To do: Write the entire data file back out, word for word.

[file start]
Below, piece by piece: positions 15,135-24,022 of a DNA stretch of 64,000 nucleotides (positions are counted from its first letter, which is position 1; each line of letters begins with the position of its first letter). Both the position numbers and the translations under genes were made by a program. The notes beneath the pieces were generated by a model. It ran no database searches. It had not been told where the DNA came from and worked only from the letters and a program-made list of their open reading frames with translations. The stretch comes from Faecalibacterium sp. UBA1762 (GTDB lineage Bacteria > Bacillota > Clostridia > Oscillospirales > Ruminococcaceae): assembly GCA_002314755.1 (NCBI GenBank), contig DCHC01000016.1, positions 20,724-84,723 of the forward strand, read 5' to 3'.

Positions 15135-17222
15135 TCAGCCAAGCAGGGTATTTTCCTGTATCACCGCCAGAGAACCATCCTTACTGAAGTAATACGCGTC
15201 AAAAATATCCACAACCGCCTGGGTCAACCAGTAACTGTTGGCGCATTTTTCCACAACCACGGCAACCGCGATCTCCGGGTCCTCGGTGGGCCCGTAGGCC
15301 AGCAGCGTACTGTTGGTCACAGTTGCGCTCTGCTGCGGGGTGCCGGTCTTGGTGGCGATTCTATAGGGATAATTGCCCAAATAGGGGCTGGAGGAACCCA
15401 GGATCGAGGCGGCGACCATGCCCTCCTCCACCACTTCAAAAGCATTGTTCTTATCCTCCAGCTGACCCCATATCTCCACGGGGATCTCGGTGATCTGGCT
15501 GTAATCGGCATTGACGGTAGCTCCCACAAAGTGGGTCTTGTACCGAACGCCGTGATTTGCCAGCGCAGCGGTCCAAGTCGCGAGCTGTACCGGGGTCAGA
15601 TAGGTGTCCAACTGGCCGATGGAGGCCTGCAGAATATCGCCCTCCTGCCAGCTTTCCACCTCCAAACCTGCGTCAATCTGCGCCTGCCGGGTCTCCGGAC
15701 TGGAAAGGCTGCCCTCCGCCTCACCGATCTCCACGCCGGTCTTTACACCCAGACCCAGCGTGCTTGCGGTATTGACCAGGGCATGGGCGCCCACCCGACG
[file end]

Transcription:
Below, piece by piece: positions 15,135-24,022 of a DNA stretch of 64,000 nucleotides (positions are counted from its first letter, which is position 1; each line of letters begins with the position of its first letter). Both the position numbers and the translations under genes were made by a program. The notes beneath the pieces were generated by a model. It ran no database searches. It had not been told where the DNA came from and worked only from the letters and a program-made list of their open reading frames with translations. The stretch comes from Faecalibacterium sp. UBA1762 (GTDB lineage Bacteria > Bacillota > Clostridia > Oscillospirales > Ruminococcaceae): assembly GCA_002314755.1 (NCBI GenBank), contig DCHC01000016.1, positions 20,724-84,723 of the forward strand, read 5' to 3'.

Positions 15135-17222
15135 TCAGCCAAGCAGGGTATTTTCCTGTATCACCGCCAGAGAACCATCCTTACTGAAGTAATACGCGTC
15201 AAAAATATCCACAACCGCCTGGGTCAACCAGTAACTGTTGGCGCATTTTTCCACAACCACGGCAACCGCGATCTCCGGGTCCTCGGTGGGCCCGTAGGCC
15301 AGCAGCGTACTGTTGGTCACAGTTGCGCTCTGCTGCGGGGTGCCGGTCTTGGTGGCGATTCTATAGGGATAATTGCCCAAATAGGGGCTGGAGGAACCCA
15401 GGATCGAGGCGGCGACCATGCCCTCCTCCACCACTTCAAAAGCATTGTTCTTATCCTCCAGCTGACCCCATATCTCCACGGGGATCTCGGTGATCTGGCT
15501 GTAATCGGCATTGACGGTAGCTCCCACAAAGTGGGTCTTGTACCGAACGCCGTGATTTGCCAGCGCAGCGGTCCAAGTCGCGAGCTGTACCGGGGTCAGA
15601 TAGGTGTCCAACTGGCCGATGGAGGCCTGCAGAATATCGCCCTCCTGCCAGCTTTCCACCTCCAAACCTGCGTCAATCTGCGCCTGCCGGGTCTCCGGAC
15701 TGGAAAGGCTGCCCTCCGCCTCACCGATCTCCACGCCGGTCTTTACACCCAGACCCAGCGTGCTTGCGGTATTGACCAGGGCATGGGCGCCCACCCGACG